Who knows why this happens? Everyone probably has their own reasons. For me, I was going through a pretty rough patch. My dad had died unexpectedly, my mental health was pretty fragile, I was becoming interested in writing that didn’t seem appropriate for the zine medium (ie, fiction—sorry, I just really hate reading fiction in zines!), & the idea of making a zine seemed like more work & less privacy than I could handle for a little while. More recently, I closed down my zine distro & told people I was “retired” from zines, I guess because I’m in my 30s now & sometimes I wonder if my boring drama-free life in Kansas would really appeal to any zine readers. Sometimes I feel like I am too old &/or too boring for zines. Many zinesters seem to write zines as a form of self-expression, & a way to connect with other folks going through similar life experiences. A LOT of zinesters admit that writing zines is “therapeutic”. I think that’s something I related to when I was like 17, but it doesn’t resonate with me anymore, & so that begs the question—why should I make a zine? If it’s just because I like to write…well, still. Why make a zine, instead of keeping a journal or writing for more mainstream publications?

This is a question I struggle with all the time. I still like to read zines, & sometimes the casual format of zine writing appeals to my lazy side. I don’t have to be completely professional & waste valuable creative time writing query letters & paging through “Writer’s Market”. I can just make something. The visual component also appeals to me, because I like to draw & put images together. So maybe this is why I haven’t abandoned zines yet. I also draw inspiration from zinesters that are still going strong, even though they’re older than me. Like I said, “Doris” is my favorite zine, & Cindy is ten years older than me. If she can still publish a zine on a regular basis that appeals to so many different people of various ages & genders & political perspectives…maybe I can too.

Who or what is your zine-related inspiration? What makes you want to write?
I have always been a writer, & I have always wanted to be published—in the context of being able to hold something that I wrote. When I was two years old, I used to write down little stories & put pictures out of magazines to illustrate them & help my mom bind them together with yarn, so I had a “book” I had written. When I was in elementary school, I regularly banged out manuscripts of young adult serial novels on my mom’s manual typewriter & sent them to publishing houses. So when I discovered zines in junior high, it was just the right match for my predilections.

I still make zines because I really enjoy the feeling of holding something all bound & “published” (ie, photocopied) that I wrote. I like to give my zines to people & be able to say, “This is my writing.” I become motivated to write now when something is happening that I feel I have some semi-unique insight into, like a fucked up political situation that is stirring my passions, or an intense personal experience I want to relate to people. I have also gotten into trying to write down funny things that happen, because at the end of the day, mostly I just like to laugh & goof off, which has not historically come through in my zines.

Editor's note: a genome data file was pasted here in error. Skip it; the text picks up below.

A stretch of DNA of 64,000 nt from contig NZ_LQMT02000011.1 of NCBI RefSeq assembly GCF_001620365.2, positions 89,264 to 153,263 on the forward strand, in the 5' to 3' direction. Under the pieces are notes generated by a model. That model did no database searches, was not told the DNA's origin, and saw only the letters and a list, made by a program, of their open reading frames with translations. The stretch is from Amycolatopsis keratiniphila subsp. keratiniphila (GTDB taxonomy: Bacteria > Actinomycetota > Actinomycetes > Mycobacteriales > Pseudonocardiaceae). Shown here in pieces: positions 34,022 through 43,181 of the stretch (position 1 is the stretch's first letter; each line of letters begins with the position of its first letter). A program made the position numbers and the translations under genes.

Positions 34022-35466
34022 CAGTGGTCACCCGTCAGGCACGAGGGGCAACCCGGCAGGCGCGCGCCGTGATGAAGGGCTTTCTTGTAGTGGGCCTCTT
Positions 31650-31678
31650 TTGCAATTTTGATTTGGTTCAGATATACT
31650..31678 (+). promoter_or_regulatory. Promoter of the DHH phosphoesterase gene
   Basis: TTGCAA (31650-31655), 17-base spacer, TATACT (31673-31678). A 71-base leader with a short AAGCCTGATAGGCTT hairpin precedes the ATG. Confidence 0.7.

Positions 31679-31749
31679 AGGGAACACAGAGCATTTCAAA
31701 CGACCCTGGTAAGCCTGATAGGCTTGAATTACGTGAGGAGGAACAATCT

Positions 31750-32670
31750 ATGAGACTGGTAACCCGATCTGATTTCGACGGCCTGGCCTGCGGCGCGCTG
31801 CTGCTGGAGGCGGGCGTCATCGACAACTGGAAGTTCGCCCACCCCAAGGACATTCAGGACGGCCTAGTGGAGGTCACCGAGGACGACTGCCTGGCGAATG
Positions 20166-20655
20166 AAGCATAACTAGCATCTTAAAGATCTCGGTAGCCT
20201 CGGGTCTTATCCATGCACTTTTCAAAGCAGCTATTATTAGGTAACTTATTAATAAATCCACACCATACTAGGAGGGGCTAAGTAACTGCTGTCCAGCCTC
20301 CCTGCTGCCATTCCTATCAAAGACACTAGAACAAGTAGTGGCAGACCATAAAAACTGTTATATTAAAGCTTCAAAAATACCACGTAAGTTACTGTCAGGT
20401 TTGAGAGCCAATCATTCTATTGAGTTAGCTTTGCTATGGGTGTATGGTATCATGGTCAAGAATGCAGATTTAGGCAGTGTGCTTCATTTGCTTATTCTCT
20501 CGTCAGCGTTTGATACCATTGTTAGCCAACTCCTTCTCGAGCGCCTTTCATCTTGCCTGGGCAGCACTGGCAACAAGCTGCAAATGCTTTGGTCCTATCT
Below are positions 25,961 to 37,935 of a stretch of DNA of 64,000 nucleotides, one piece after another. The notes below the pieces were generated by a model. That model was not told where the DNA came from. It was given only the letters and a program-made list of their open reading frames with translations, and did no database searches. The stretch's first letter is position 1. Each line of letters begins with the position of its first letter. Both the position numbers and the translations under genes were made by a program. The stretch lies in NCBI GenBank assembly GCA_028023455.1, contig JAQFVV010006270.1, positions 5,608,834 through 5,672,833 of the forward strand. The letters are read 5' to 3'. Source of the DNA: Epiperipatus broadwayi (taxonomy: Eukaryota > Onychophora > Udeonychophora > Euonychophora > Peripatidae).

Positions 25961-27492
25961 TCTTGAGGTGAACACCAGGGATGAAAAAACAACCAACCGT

I am also really interested in the idea of creating a personal mythology. I love reading zines that seem to evoke an image of the author & the perhaps mundane details of her life—but those small details are the icing on the cake to me. I love to imagine how people dress, how much they fuss over their hair, what they eat for breakfast, how they decorate their rooms. So I like to write & make zines because it’s a chance to slowly cobble together a mythology for myself, which then helps me make sense of the trajectory & narrative of my own life. I use that personal writing to better understand where & who I am, so I can decide where I want to go & who I want to be. If that makes sense.

Any final comments/thoughts?
Feel free to write to me:
Ciara Xyerra
1126 Tennessee St. #5
Lawrence KS 66044
or learningtoleavepapertrail@hotmail.com

Support smaller distros, especially distros run by ladies, queers, people of color, & disabled folks! Write to zinesters & don’t be shy. Even the most intimate of zine readers will still be pleased to know what you thought of her work. Take time with your writing & craft it carefully, because it’s going to be kicking around in a zine library or digital archive for God knows how long. Consider enlisting a friend as an editor. But make sure to strike a balance between craft & fun—don’t let your zine-making become a chore. Expand your expectations of yourself & expose yourself to ideas, people, & experiences that are new & different. Your writing can only be improved by going beyond what is familiar & ordinary to you.

Published by Ciara

Ciara Xyerra wrote zines for the better part of two decades. She has a brilliant & adorable preschooler named Ramona & sews as much as she possibly can. She lives in Lawrence, Kansas with her boyfriend. She enjoys catching up on "The New Yorker", meatball subs, keeping it cranky, intersectional post-third wave feminism, dinosaurs, & monsters. If you have nothing nice to say, she recommends that you come sit here by her, so you can say not-nice things together.